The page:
conjunctivitis%20-%20allergic,%20seasonal%20-and-%20perennial%20(pediatric)
CONJUNCTIVITIS - ALLERGIC, SEASONAL & PERENNIAL (PEDIATRIC)
Allergic conjunctivitis is the direct exposure of ocular mucosal surfaces to the environment that causes an immediate hypersensitivity reaction in which triggering antigens couple to reaginic antibodies (IgE) on the cell surface of mast cells and basophils, leading to the release of histamines that causes capillary dilation and increased permeability and thus conjunctival injection and swelling.
Nerve endings are also stimulated causing pain and itching.
Seasonal allergic conjunctivitis is the most common form in temperate climates. It usually occurs and recurs at a certain period of the year and subjectively more severe than perennial allergic conjunctivitis.
Perennial allergic conjunctivitis manifests and recurs throughout the year with no seasonal predilection. It is most common in tropical climates.

Introduction

Seasonal Allergic Conjunctivitis (SAC)
  • Most common form of allergic conjunctivitis in temperate climates
  • Usually occurs and recurs at a certain period of the year (eg summer)
  • Subjectively more severe than perennial allergic conjunctivitis (PAC)

Perennial Allergic Conjunctivitis (PAC)

  • Manifests and recurs throughout the year with no seasonal predilection
  • Most common in tropical climates

Vernal Keratoconjunctivitis (VKC)

  • Most commonly affects young male individuals residing in hot, dry tropical places (eg Middle East, India, North/South America)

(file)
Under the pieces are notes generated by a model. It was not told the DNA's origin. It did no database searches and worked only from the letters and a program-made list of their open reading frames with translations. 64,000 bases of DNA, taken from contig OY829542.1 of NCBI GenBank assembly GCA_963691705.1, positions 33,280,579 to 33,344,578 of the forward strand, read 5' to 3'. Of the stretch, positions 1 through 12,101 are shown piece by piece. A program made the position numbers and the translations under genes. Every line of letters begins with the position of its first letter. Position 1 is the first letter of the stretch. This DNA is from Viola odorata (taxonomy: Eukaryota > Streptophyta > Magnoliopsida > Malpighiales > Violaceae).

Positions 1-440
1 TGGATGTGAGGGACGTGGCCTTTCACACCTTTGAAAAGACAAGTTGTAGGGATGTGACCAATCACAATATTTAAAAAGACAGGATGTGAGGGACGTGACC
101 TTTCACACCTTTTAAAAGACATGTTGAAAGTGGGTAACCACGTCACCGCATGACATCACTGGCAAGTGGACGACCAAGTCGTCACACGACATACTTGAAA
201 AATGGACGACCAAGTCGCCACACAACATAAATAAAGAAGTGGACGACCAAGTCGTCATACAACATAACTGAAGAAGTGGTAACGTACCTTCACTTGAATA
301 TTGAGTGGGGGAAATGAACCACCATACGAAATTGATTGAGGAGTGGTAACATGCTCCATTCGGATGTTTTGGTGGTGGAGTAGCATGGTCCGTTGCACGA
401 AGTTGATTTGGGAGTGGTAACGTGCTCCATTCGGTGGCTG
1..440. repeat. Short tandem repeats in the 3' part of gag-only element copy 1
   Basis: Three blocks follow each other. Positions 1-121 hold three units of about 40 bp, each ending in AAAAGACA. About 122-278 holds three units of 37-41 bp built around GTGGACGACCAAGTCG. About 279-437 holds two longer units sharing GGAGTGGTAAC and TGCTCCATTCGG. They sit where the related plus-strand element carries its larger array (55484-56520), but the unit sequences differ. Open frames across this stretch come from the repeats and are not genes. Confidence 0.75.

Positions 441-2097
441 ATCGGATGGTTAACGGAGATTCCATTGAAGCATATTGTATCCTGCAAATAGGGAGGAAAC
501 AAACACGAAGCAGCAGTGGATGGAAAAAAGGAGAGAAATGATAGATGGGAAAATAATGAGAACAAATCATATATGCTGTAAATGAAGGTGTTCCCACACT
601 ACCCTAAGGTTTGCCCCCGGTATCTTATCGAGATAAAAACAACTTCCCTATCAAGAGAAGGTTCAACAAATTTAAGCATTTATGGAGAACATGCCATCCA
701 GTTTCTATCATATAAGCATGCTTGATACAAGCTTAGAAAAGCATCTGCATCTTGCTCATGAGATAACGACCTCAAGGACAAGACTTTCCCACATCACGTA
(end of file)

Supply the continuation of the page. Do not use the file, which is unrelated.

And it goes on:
Atopic Keratoconjunctivitis (AKC)

  • Attributed to a positive family history of atopy
  • Most often triggered by environmental factors

Giant Papillary Conjunctivitis (GPC)

  • An inflammatory reaction by the eyelids to a foreign object
  • Most commonly associated with use of contact lenses; other causes include exposed post-operative sutures, ocular prostheses, glaucoma filtering blebs

Pathophysiology

  • Direct exposure of ocular mucosal surfaces to the environment that causes an immediate hypersensitivity reaction in which triggering antigens couple to reaginic antibodies (IgE) on the cell surface of mast cells and basophils, leading to the release of histamines that causes capillary dilation and increased permeability and, thus, conjunctival injection and swelling
    •  Nerve endings are also stimulated causing pain and itching

Signs and Symptoms

  • Ocular/periocular itching with redness, tearing, burning, stinging, photophobia, watery discharge, and/or ecchymosis (“allergic shiner”), foreign body sensation; characterized by exacerbations and remissions
    • Itching is considered the cardinal symptom
    • Identify the date and timing of onset, and progress of symptoms
    • Symptoms tend to decrease with age
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